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NICE backs Gilead’s Sovaldi in hepatitis C

But health watchdog denies earlier use of Janssen’s Zytiga
gilead-sciences-sovaldi

NHS patients in England received mixed news today as the region's health watchdog backed a new drug for use in hepatitis C but denied expanded use of another medicine in prostate cancer.

The National Institute for Health and Care Excellence (NICE), which provides guidance on the cost-effectiveness of medicines, issued draft guidance that recommends the use of Gilead Science's fast-growing Sovaldi (sofosbuvir) in people with chronic hepatitis C.

However, other draft guidance published today by NICE did not recommend changing the indication for Janssen's Zytiga (abiraterone) so that it can be used before chemotherapy in people with prostate cancer whose disease has spread.

The guidance for Sovaldi overturns a previous negative NICE decision for the revolutionary hepatitis C treatment, with the expert committee raising concerns about the cost of the drug, which has a UK list price of £35,983 (€45,041) or £69,966 (€87,575) depending on the length of treatment.

This reflected unease in the other countries such as in the US where politicians have questioned the $84,000 price for a 12-week course.

It appears Gilead has now provided extra data to appease NICE, with the agency stating that it has received “additional information about the drug's cost effectiveness from the manufacturer”.

Sovaldi is seen as a major advancement in hepatitis C treatment as it can shorten or remove the need for interferon-based therapy, a form of treatment associated with serious side effects.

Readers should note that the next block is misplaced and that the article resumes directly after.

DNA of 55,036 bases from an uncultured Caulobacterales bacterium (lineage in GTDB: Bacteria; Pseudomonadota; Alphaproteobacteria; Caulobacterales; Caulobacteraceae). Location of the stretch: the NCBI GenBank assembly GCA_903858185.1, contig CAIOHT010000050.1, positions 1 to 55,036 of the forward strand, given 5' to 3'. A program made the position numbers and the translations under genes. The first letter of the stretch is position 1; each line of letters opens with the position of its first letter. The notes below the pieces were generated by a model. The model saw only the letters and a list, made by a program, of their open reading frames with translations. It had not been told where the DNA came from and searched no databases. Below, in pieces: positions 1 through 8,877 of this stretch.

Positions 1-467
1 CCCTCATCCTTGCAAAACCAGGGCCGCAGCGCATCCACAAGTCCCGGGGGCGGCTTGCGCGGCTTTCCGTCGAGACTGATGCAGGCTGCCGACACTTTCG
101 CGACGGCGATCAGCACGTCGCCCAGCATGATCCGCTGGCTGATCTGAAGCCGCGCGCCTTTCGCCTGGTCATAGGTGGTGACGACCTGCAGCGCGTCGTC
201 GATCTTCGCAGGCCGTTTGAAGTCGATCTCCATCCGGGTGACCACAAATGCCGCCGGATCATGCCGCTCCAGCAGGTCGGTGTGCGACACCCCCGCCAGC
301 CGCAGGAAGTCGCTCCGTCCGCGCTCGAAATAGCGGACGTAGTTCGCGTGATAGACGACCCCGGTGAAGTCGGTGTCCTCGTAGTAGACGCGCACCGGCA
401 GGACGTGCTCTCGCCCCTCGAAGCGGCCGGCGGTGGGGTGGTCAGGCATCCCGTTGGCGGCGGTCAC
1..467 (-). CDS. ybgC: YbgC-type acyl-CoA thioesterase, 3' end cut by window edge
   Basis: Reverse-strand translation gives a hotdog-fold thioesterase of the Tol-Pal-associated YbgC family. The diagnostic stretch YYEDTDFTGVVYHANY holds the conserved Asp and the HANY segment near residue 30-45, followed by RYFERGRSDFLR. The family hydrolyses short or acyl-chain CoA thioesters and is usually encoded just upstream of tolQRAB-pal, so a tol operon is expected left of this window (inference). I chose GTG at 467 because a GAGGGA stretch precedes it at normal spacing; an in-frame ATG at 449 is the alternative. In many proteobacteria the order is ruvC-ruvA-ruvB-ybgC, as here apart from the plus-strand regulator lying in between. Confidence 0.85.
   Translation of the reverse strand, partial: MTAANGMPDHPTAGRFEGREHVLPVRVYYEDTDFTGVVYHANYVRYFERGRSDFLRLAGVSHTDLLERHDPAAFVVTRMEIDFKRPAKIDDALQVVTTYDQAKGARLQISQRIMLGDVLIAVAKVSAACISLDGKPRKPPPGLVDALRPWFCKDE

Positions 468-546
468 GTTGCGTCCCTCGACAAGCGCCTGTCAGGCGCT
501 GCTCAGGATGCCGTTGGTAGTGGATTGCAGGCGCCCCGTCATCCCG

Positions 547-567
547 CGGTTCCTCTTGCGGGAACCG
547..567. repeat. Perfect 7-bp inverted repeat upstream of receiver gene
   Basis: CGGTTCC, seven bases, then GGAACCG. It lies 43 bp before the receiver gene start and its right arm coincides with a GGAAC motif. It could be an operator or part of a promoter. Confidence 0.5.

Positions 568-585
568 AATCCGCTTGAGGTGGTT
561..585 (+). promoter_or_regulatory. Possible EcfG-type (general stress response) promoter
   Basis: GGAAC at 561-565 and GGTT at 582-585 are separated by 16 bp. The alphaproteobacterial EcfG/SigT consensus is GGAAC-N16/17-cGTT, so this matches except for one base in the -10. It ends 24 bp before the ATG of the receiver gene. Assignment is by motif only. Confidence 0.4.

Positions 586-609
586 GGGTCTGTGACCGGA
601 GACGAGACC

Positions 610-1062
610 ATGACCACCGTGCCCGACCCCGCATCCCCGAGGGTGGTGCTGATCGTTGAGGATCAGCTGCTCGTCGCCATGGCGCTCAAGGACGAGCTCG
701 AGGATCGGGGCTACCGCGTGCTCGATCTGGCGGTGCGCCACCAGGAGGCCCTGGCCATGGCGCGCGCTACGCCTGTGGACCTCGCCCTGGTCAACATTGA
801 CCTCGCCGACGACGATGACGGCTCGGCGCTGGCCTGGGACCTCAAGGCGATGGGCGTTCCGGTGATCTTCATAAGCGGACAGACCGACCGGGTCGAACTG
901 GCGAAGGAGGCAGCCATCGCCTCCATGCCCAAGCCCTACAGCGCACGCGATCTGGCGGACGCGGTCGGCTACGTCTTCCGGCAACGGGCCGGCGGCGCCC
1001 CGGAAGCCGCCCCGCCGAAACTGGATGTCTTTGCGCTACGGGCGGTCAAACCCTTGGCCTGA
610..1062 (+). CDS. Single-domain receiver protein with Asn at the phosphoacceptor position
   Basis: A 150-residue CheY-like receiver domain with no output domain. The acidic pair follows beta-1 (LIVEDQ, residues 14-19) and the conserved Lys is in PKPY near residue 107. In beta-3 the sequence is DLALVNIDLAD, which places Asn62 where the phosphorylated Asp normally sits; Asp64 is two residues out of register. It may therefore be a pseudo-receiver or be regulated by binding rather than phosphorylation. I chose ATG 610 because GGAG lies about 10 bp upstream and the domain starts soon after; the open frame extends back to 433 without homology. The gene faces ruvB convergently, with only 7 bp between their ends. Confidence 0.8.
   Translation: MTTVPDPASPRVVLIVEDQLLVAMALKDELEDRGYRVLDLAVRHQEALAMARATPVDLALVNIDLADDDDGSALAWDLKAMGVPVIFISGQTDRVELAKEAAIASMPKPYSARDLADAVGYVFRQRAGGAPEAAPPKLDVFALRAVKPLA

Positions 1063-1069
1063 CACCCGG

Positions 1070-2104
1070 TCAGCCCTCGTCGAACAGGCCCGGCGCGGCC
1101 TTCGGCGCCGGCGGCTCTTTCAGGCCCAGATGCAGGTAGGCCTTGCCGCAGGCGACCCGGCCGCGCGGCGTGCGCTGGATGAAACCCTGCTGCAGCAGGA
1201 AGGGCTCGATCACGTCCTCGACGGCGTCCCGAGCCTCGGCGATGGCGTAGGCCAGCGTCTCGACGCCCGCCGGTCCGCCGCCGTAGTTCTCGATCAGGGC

This has led to huge uptake of the drug, despite its high price, with Gilead report revenues of nearly $6bn for Sovaldi in the first six months of 2014.

The NICE recommendation does not cover all hepatitis C patients, however, and Sovaldi is recommended in combination with peginterferon alfa and ribavirin in certain patients with genotype 1 and genotype 3 hepatitis C and in combination with ribavirin alone in certain patients with genotype 2 and genotype 3 hepatitis C.

Gilead commented: “While the draft recommendation will potentially grant access to sofosbuvir for the majority of hepatitis C patients, an unmet need still exists for those with specific sub-types of hepatitis C, who are not recommended for treatment with sofosbuvir under this draft guidance.”

No early use for Zytiga
Janssen had harsher words to say about NICE's final draft guidance that denied earlier use of oncology drug Zytiga in men with prostate cancer.

The drug was recommended in 2012 to treat castration-resistant metastatic prostate cancer, in combination with prednisone or prednisolone after a treatment cycle that included docetaxel.

However, Janssen is looking to move the drug further up the treatment pathway so it can be used prior to chemotherapy.

NICE recommends against this use in its latest guidance, with chief executive Sir Andrew Dillon claiming that the economic model provided by Janssen demonstrated that the drug “does not offer enough benefit to justify its price”.

Responding to this guidance Janssen's medical director for the UK Dr Peter Barnes said the decision “will leave thousands of men in England in the advanced stages of prostate cancer with no option but to accept chemotherapy - which they may not necessarily need or want yet”.

“These men will eventually be able to receive abiraterone on the NHS after chemotherapy anyway, but will be denied the option of taking it earlier on in their illness,” he added.

“Abiraterone is the second most requested medicine through the Cancer Drugs Fund and so the support for this treatment from doctors and patients is clear.”

In both cases final guidance is still to be issued by NICE.

Article by
Thomas Meek

15th August 2014

From: Sales, Healthcare

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